– The Centers for Medicare & Medicaid Services (CMS) increased public access to Medicaid and CHIP data through the release of Transformed Medicaid Statistical Information System (T-MSIS) data.
This marks continued commitment from CMS to promote transparency and accountability in the Medicaid program through data sharing, according to CMS Administrator Seema Verma.
“The research community and stakeholders will have a powerful tool to provide creative solutions on Medicaid and CHIP healthcare delivery, outcomes, and financing,” Verma said in a statement.
This comes as part of the MyHealthEData initiative, unveiled in March 2018, which aims to reveal data to the public to promote data-driven solutions, help ensure sound program performance, support improvement, and identify and prevent fraud, waste and abuse in the Medicaid and CHIP programs.
The release of the T-MSIS data will allow medical providers and researchers to analyze data and identify what states and the federal government are paying for Medicaid and CHIP services.
T-MSIS includes information on utilization and spending under Medicaid managed care that can enable research and analysis to improve quality of care, assess beneficiary care costs and enrollment, and to improve program integrity.
And, ultimately, it should help industry leaders and providers to make better decisions about patient care and population health.
The availability of the data also allows monitoring and oversight of Medicaid and CHIP programs, to enable evaluation of demonstrations under section 1115 of the Social Security Act, and to calculate quality measures and other metrics, CMS stated.
“By unleashing data, the Trump Administration is establishing an environment of shared learning and opportunity for federal and state partners to continue to realize values from best practices, leading to positive health outcomes for our most vulnerable populations,” Verma explained.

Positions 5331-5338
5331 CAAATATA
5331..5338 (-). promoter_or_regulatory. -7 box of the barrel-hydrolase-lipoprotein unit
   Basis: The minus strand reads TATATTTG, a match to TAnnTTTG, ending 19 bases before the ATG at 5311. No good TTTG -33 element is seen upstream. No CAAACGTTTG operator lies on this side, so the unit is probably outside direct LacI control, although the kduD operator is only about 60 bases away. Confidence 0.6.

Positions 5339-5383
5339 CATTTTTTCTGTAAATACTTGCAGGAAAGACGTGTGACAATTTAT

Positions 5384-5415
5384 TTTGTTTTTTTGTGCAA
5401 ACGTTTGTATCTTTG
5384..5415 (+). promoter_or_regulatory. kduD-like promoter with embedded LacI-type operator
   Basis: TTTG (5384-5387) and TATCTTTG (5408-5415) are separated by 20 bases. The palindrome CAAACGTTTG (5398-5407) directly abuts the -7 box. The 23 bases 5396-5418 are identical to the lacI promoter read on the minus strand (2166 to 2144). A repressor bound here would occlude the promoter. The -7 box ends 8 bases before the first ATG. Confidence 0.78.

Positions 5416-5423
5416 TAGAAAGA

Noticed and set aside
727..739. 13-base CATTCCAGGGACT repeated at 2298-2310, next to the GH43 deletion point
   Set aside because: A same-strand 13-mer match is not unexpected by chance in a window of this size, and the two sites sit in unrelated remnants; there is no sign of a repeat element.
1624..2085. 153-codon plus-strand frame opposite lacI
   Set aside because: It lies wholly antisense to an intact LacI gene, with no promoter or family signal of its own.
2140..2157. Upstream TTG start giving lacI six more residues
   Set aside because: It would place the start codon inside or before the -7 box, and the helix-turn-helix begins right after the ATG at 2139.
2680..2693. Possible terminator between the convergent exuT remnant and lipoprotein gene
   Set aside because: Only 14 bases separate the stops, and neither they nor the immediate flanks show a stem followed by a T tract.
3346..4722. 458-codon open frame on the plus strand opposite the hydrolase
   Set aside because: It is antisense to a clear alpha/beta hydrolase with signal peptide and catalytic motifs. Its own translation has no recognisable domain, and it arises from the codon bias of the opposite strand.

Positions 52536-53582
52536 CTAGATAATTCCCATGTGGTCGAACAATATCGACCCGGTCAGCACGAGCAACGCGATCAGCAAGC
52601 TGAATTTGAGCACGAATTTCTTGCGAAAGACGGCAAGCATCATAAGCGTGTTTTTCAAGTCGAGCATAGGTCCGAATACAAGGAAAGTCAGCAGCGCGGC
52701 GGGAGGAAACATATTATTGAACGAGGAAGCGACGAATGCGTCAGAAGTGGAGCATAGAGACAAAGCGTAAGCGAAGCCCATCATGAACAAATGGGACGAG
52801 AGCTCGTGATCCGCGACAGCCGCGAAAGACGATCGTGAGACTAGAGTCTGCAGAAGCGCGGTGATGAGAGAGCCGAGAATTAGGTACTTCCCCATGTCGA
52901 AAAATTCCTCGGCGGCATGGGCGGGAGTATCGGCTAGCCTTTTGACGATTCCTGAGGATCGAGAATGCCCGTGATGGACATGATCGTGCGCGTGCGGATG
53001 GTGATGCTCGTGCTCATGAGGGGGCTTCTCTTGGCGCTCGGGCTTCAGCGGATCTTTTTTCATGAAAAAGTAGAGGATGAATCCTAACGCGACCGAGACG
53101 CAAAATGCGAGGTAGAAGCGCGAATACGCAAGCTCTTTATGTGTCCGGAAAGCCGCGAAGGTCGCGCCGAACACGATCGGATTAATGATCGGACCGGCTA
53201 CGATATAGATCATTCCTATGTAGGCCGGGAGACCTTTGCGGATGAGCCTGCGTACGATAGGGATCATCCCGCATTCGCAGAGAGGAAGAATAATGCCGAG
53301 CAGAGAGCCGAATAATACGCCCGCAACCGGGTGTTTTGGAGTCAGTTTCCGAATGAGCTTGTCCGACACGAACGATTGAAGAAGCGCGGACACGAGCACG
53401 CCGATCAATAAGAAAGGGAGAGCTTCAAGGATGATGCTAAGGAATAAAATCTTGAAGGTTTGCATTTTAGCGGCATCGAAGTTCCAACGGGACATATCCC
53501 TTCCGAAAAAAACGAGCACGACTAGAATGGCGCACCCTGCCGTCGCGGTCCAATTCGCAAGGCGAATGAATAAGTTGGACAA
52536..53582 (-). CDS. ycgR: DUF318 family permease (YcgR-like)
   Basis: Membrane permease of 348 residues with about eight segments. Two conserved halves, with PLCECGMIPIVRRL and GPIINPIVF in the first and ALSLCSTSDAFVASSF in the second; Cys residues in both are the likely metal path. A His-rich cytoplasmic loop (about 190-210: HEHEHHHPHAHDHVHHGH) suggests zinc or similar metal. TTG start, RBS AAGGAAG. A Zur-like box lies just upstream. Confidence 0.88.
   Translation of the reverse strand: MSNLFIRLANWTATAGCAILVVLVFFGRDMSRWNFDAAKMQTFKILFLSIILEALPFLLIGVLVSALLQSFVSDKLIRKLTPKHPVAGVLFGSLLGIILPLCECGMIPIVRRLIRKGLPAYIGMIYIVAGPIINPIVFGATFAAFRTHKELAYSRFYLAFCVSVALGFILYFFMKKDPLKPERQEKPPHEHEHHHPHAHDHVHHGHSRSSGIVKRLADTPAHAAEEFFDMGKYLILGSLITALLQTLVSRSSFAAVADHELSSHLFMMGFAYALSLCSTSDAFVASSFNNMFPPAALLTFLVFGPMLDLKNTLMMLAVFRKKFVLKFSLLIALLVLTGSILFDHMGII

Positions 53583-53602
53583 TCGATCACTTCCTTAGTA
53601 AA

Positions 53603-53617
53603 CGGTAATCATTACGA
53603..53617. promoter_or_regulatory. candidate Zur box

As a result of the five years that CMS invested into finding transparency at the two programs, the company now possesses timelier beneficiary-level data on the Medicaid and CHIP programs than ever before.
CMS is continuing to work with states to improve reporting to ensure that future data releases will be even better.
This move comes as CMS continues its work to address data exchange. While this latest data release will help providers and medical researchers, previous actions aim to promote the free flow of patient data between the providers who treat them.
In February, CMS set out to get tough on “bad actors” contributing to health information blocking.
Following the announcement of the Interoperability and Patient Access Proposed Rule, Verma told the media that the federal agency would publicly identify providers who prevent health data sharing.
“We’re also putting an end to information blocking. The days of holding a patient’s data hostage are over,” she stated.
“Our proposed rule includes a policy to publicly identify doctors, hospitals, and other healthcare providers who engage in information blocking,” Verma said in February. “Simply put, we’re going to expose the bad actors who are purposefully trying to keep patients from their own information. Patient data doesn’t belong to the doctor, hospital, or electronic health record. It belongs to the patient.”
As part of a condition for receiving full Medicare reimbursement, eligible providers will have to attest whether they have participated in information blocking as part of the Merit-based Incentive Payment System (MIPS).
“There are three questions related to information blocking. If they answer yes to one of those, we will be publishing that data,” continued Verma.
Under the rule, hospitals are required to send electronic notifications to providers when patients are admitted, discharged, and transitioned (ADT) to the hospital.
“Increasing quality and driving down costs requires an informed care team,” Verma said earlier this year. “Using the strongest lever we have — making it a condition of participation in Medicare — we are requiring that all hospitals must send electronic notifications to designated healthcare providers when their patients are admitted, discharged, or transferred from the hospital to improve transitions of care between medical settings [and] to increase patient safety, coordination, and improve overall care.”